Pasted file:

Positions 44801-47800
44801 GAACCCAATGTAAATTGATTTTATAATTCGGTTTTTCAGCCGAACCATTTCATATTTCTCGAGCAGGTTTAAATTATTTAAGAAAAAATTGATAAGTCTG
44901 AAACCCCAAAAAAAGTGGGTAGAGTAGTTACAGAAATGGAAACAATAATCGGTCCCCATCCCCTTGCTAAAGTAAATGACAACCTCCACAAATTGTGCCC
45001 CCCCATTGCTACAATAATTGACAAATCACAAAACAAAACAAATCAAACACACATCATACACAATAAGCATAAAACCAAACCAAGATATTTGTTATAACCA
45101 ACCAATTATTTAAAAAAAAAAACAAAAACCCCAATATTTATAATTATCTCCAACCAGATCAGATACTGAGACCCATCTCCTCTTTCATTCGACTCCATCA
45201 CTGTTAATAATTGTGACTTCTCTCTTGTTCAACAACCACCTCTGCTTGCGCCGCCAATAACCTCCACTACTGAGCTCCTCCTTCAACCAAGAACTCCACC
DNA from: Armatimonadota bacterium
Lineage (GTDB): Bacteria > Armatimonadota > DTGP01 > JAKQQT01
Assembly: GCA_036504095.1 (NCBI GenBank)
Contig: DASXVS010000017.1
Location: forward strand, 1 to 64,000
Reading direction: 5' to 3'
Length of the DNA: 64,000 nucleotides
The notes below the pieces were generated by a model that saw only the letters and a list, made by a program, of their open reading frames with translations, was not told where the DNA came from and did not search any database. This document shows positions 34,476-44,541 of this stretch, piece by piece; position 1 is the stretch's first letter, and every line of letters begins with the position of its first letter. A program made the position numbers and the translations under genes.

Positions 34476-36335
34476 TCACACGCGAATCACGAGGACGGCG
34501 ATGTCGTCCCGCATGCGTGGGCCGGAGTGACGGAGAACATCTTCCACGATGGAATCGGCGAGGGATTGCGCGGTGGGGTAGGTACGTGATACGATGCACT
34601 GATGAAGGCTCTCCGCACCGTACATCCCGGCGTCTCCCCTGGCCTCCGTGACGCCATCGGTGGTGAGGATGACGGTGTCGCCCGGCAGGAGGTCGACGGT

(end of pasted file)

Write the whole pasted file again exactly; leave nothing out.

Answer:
Positions 44801-47800
44801 GAACCCAATGTAAATTGATTTTATAATTCGGTTTTTCAGCCGAACCATTTCATATTTCTCGAGCAGGTTTAAATTATTTAAGAAAAAATTGATAAGTCTG
44901 AAACCCCAAAAAAAGTGGGTAGAGTAGTTACAGAAATGGAAACAATAATCGGTCCCCATCCCCTTGCTAAAGTAAATGACAACCTCCACAAATTGTGCCC
45001 CCCCATTGCTACAATAATTGACAAATCACAAAACAAAACAAATCAAACACACATCATACACAATAAGCATAAAACCAAACCAAGATATTTGTTATAACCA
45101 ACCAATTATTTAAAAAAAAAAACAAAAACCCCAATATTTATAATTATCTCCAACCAGATCAGATACTGAGACCCATCTCCTCTTTCATTCGACTCCATCA
45201 CTGTTAATAATTGTGACTTCTCTCTTGTTCAACAACCACCTCTGCTTGCGCCGCCAATAACCTCCACTACTGAGCTCCTCCTTCAACCAAGAACTCCACC
DNA from: Armatimonadota bacterium
Lineage (GTDB): Bacteria > Armatimonadota > DTGP01 > JAKQQT01
Assembly: GCA_036504095.1 (NCBI GenBank)
Contig: DASXVS010000017.1
Location: forward strand, 1 to 64,000
Reading direction: 5' to 3'
Length of the DNA: 64,000 nucleotides
The notes below the pieces were generated by a model that saw only the letters and a list, made by a program, of their open reading frames with translations, was not told where the DNA came from and did not search any database. This document shows positions 34,476-44,541 of this stretch, piece by piece; position 1 is the stretch's first letter, and every line of letters begins with the position of its first letter. A program made the position numbers and the translations under genes.

Positions 34476-36335
34476 TCACACGCGAATCACGAGGACGGCG
34501 ATGTCGTCCCGCATGCGTGGGCCGGAGTGACGGAGAACATCTTCCACGATGGAATCGGCGAGGGATTGCGCGGTGGGGTAGGTACGTGATACGATGCACT
34601 GATGAAGGCTCTCCGCACCGTACATCCCGGCGTCTCCCCTGGCCTCCGTGACGCCATCGGTGGTGAGGATGACGGTGTCGCCCGGCAGGAGGTCGACGGT